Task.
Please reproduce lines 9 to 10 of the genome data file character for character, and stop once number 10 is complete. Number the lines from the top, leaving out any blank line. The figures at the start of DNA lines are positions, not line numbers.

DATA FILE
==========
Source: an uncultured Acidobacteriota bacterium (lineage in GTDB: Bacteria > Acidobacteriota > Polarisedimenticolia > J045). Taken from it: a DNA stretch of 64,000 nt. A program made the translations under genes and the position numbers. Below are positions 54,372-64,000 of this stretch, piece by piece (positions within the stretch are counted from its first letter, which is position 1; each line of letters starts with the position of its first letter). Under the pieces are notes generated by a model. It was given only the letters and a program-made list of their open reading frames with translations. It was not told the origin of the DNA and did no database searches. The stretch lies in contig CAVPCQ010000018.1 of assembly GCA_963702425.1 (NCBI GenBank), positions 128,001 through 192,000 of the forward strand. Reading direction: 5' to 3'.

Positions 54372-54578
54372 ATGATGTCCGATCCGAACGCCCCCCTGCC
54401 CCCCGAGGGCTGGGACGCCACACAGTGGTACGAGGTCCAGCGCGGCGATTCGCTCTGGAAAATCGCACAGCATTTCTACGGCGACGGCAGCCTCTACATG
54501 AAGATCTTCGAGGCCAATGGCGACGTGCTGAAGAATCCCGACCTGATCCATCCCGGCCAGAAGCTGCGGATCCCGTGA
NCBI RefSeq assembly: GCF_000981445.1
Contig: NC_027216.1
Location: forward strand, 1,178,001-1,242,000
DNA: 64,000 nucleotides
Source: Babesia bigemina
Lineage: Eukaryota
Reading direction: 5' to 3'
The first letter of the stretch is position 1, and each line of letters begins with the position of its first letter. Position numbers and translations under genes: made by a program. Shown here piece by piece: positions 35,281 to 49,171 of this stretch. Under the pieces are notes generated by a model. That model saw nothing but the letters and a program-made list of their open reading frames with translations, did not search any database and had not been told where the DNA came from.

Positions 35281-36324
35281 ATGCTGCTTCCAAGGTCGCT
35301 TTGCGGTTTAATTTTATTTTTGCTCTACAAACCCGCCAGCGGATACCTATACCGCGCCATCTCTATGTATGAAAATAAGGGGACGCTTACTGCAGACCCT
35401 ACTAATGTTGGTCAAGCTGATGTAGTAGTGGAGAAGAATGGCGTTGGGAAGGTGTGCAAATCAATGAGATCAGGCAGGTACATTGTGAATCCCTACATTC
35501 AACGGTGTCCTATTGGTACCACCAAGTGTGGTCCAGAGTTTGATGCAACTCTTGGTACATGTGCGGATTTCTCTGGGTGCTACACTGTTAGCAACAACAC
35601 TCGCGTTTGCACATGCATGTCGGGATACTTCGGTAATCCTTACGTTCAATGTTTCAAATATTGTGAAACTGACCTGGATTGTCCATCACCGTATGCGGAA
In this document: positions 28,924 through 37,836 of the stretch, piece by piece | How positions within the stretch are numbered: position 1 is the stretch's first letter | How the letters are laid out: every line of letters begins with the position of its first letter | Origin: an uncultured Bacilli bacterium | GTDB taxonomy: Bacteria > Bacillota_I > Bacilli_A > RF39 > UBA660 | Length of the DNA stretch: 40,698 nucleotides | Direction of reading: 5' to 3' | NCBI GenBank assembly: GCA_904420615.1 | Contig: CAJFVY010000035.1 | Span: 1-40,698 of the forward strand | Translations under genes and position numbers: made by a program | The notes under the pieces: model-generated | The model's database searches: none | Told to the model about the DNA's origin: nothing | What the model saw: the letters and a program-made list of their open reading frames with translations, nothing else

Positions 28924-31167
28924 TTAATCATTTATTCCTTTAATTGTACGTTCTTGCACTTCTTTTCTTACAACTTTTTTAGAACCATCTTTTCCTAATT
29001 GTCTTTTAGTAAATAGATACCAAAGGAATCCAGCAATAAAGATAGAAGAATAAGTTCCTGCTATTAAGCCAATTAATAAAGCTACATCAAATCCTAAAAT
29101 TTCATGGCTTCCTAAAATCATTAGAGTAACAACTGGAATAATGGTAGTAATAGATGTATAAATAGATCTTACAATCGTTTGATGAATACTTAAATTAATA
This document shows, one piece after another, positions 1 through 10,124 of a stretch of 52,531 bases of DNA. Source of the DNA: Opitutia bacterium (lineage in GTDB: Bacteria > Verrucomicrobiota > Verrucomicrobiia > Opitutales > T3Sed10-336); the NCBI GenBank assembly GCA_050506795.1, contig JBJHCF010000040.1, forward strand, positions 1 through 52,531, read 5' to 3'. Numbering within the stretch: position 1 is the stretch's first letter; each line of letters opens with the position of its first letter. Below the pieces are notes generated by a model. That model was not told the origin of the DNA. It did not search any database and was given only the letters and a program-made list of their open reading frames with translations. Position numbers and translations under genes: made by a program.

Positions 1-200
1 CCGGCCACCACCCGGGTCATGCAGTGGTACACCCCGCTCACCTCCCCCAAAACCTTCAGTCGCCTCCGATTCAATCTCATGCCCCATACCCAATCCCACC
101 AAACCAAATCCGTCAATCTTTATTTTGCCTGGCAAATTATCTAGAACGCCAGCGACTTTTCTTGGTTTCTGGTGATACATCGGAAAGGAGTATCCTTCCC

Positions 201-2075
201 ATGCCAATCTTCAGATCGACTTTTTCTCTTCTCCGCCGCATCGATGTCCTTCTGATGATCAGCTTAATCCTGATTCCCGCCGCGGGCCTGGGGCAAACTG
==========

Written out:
DNA: 64,000 nucleotides
Source: Babesia bigemina